The Art of Self-Massage: Three Tips to Get Started
As a long-time distance runner I’ve had my share of aches and pains. Some have been quick healers, while others, like hamstring tendonitis, took a little time – and some therapy.
Regardless of what aches, a massage is worth a million dollars to undue those lactic acid knots, elongate the muscles, and help the healing process that needs to take place when you work out regularly.
Of course, it would cost a million dollars if I got a massage each time I had an ache or pain, which is the reason I have turned to self-massage.
Quite a few years ago I purchased a foam roller. If you don’t have one, you need to invest $25 or so to get one. Foam rollers are devices you can use to ‘roll’ on for massaging your muscles and fascia which, when tight, can cause pain.
While I use this method regularly, particularly after running, I was still suffering low back pain. I’ve tried a variety of techniques, stretches, and heat and ice tricks to ease the pain; but it wasn’t until I talked to a massage therapist, who put her finger on the spot and about knocked me over, that I knew what the muscle was called: the quadratus lumborum, or ‘ql’.
A quick search ALSO informed me it could be the cause of my past hip pain, and that tennis ball massages on particular trigger points could ease the pain. (As a side note, after only a few days of rolling on the ball several times each day, it nearly HAD eliminated the tightness and pain I’d been experiencing in my low back for a while.)
While one thing I love to do for low back pain is yoga , learning self-massage works as an additional measure for easing muscle pain.
If you are interested in learning the technique of self-massage, you can find numerous web sites and books on the topic. But here are a few basics to get started.
1. Foam rollers. You can find this great device at a sports store, running shop, or even Amazon, which is where I’ve purchased the several I’ve owned. Some have fancy knobs that are meant to get into trigger points and release pain; others have flat surfaces. Mine is a regular foam roller, but I’ve used one with knobs and it was fantastic as well. To use, simply rest on the floor. Place the roller beneath your body and roll back and forth on it. Massage should be done toward the heart for the most part. If you find a sore area (chances are you will, especially in the beginning, and the pain could literally make you feel like you might vomit!) you’ll know where you are the tightest. Spend time after exercising to stretch out that area, too.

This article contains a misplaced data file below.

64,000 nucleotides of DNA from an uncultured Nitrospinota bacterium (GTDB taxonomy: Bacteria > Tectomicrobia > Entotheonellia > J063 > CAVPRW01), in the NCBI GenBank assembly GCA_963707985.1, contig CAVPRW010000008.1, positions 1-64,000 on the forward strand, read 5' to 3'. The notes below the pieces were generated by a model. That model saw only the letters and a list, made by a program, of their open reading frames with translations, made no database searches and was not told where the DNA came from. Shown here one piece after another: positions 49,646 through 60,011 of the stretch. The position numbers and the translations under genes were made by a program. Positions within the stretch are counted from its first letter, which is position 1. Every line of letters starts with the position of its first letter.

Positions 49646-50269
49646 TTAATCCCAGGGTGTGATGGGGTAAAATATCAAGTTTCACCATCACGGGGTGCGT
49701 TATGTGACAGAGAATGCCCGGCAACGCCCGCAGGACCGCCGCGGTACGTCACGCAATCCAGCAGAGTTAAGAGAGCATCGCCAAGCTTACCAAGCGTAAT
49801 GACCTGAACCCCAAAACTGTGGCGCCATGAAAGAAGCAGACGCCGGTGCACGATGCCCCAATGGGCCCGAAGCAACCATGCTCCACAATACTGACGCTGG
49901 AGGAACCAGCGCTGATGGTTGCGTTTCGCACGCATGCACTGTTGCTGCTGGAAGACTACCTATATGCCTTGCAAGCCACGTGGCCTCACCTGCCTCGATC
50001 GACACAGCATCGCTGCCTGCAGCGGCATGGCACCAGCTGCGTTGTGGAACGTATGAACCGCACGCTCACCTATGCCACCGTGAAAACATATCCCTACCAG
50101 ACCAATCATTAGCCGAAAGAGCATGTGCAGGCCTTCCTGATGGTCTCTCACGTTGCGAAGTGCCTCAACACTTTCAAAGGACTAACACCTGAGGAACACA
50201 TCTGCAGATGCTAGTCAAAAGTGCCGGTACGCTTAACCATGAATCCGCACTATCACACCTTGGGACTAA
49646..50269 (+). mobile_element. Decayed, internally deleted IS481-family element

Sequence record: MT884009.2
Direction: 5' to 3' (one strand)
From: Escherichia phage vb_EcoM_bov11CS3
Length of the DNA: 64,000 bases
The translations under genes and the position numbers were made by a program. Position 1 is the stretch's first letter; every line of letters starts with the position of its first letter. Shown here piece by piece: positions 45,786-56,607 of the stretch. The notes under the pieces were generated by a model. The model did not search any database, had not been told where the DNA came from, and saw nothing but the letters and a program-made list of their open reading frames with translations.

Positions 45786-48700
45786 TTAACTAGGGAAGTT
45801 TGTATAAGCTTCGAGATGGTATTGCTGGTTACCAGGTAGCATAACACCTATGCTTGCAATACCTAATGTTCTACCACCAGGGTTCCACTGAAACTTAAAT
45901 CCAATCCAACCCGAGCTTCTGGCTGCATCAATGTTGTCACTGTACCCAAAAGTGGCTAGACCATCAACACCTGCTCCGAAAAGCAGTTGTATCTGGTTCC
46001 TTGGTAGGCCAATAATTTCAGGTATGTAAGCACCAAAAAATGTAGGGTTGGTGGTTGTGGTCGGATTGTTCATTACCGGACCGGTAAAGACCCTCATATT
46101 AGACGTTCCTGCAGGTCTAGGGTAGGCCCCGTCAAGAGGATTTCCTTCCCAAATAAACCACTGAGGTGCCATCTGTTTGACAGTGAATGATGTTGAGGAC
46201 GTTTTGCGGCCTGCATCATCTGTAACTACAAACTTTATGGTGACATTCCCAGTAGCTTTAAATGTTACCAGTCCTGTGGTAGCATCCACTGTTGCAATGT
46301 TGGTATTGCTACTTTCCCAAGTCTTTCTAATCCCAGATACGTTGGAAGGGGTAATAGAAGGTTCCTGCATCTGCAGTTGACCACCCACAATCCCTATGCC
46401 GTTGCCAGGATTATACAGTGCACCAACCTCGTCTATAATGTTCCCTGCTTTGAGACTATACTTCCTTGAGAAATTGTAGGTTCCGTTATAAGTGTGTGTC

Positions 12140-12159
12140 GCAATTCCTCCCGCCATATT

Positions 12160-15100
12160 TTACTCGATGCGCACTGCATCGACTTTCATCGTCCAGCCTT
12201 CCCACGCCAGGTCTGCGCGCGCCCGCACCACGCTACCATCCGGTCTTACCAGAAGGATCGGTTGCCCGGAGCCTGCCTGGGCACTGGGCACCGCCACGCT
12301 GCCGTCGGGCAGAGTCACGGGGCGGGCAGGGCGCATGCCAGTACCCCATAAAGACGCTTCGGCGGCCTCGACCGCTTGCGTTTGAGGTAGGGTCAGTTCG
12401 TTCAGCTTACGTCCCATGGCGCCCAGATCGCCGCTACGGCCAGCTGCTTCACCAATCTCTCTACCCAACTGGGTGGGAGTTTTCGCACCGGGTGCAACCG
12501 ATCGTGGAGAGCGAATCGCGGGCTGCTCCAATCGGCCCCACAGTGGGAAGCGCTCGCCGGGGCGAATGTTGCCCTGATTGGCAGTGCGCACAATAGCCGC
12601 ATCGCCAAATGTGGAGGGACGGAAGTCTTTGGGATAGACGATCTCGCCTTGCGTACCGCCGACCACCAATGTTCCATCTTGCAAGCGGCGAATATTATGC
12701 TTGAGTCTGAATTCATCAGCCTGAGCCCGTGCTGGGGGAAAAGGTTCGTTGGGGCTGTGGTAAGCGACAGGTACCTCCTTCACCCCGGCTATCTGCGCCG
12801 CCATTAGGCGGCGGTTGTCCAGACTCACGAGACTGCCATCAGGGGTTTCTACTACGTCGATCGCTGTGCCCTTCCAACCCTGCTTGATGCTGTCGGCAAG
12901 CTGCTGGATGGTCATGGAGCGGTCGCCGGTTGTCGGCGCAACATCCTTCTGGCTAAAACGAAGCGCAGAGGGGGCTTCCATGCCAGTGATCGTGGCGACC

2. Tennis balls. This little yellow ball is my very best friend, particularly when it comes to low back pain! Tennis balls get into the smaller muscles and those areas that need a bit more attention. I use the tennis ball several times each day on my lower back to work the ql muscle. I massage up the spine and then out toward my side. When I find a tender spot I hold it for a few seconds on the spot to release the tension. I also use a tennis ball on my hips, glutes (which helps with sciatic and piriformis pain) and near my shoulder blades, as this is an area that always feels kind of tight. One tip I learned from two different massage therapists: for those suffering from sciatic pain, keep a tennis ball in your car and sit on it while you drive. This will help relieve the tension in that area.
3. Golf balls. Even the tiniest of sports balls can be used for self-massage. If you are on your feet a lot, or if you run for fun and exercise, try self-massage on your feet. Stand with a golf ball on the floor. Place your foot on the ball (I start in the middle of my foot) and roll it toward your toes. (I often feel a pop, or release, when I massage my feet in this way.) Hold the ball under your toes, at the base where the toe meets the foot, and roll it around in small circles. Run it up the sides of your foot, too, to release tension in that area.
Do you have any tips or ideas for self-massage? What do you use, and how do you use it, to help ease the knots in your muscles?